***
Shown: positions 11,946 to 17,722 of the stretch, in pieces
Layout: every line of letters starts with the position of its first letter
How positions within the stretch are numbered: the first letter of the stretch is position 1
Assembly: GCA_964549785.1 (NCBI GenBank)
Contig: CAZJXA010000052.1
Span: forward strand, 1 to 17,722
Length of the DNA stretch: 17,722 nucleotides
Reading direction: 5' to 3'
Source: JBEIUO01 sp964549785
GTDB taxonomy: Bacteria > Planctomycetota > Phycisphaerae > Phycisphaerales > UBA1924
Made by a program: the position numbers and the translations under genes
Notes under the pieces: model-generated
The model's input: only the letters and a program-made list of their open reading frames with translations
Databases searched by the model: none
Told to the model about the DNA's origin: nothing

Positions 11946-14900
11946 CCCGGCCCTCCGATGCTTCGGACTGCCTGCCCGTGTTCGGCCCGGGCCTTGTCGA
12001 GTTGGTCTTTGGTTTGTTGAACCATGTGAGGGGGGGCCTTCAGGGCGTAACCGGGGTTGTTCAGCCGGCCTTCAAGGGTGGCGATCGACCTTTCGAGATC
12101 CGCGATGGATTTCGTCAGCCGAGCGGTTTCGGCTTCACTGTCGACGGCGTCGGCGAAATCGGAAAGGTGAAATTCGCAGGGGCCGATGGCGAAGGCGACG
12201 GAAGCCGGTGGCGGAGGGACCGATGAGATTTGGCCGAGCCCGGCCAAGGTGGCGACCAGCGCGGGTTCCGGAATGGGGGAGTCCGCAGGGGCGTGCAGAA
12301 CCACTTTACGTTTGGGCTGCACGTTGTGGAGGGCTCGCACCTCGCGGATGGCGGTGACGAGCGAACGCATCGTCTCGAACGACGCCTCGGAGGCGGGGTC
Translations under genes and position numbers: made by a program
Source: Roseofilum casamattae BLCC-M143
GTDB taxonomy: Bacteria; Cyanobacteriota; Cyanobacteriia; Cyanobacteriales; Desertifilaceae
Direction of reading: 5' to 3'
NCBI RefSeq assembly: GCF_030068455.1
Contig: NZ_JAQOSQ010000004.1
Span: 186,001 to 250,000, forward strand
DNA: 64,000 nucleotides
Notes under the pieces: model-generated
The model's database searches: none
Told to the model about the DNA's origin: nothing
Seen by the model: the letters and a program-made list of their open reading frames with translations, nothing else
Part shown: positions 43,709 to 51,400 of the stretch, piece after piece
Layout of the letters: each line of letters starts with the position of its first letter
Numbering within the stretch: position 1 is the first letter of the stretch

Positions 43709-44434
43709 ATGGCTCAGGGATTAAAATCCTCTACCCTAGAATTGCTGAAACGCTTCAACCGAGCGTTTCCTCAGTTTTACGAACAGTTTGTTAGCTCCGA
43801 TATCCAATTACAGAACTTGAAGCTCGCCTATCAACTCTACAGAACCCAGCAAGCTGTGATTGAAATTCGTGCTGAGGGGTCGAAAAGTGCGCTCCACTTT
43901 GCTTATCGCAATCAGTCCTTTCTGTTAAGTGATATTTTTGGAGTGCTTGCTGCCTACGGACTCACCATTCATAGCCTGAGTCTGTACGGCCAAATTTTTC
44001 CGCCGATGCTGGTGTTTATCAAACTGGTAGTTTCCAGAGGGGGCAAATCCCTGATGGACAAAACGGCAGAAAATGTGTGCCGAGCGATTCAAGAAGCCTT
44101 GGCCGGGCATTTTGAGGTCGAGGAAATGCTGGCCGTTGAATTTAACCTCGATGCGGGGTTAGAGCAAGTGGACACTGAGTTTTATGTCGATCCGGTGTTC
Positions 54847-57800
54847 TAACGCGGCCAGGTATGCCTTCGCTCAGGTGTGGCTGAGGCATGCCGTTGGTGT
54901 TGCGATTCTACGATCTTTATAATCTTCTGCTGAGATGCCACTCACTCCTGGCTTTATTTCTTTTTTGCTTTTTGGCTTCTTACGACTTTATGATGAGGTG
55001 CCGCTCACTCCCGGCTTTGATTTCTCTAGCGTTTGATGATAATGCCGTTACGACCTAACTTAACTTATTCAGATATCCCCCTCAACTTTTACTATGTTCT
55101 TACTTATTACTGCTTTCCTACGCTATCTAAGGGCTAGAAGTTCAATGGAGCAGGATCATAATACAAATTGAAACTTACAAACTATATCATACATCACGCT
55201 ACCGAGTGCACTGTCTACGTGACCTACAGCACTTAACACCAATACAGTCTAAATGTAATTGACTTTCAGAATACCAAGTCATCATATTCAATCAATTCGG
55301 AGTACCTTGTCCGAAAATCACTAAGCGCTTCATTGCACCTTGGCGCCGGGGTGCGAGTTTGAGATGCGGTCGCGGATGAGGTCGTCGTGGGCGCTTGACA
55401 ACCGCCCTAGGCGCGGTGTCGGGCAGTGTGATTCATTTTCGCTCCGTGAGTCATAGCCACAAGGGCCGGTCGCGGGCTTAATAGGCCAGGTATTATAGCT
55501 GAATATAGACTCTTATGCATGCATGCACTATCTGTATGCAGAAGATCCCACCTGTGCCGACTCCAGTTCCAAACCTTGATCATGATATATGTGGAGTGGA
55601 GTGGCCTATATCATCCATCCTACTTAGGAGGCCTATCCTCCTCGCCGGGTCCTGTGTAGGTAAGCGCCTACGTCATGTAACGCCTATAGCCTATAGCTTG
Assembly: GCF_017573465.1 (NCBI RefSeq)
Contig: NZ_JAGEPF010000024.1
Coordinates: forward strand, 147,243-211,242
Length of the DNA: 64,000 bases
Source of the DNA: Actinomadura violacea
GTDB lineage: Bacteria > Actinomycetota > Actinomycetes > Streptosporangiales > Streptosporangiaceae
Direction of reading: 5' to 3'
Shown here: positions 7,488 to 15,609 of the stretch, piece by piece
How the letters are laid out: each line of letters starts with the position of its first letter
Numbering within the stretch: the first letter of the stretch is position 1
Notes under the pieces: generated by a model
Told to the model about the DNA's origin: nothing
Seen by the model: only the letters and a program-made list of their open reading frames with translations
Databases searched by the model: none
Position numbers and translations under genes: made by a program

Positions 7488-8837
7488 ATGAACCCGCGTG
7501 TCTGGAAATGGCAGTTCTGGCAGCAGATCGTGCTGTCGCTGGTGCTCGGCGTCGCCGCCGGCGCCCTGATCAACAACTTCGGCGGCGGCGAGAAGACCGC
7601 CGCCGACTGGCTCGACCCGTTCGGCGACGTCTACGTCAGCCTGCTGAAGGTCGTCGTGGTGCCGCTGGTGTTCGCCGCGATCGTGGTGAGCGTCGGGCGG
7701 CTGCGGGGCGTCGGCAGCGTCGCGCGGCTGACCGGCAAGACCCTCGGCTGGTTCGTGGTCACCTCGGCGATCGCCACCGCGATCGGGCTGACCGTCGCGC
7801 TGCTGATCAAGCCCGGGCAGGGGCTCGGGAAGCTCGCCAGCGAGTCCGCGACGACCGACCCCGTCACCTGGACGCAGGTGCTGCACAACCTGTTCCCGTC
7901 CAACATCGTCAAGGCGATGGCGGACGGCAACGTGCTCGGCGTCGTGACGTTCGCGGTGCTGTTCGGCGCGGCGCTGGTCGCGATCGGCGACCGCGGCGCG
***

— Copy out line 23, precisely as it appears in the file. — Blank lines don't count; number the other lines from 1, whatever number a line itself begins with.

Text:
Source: Roseofilum casamattae BLCC-M143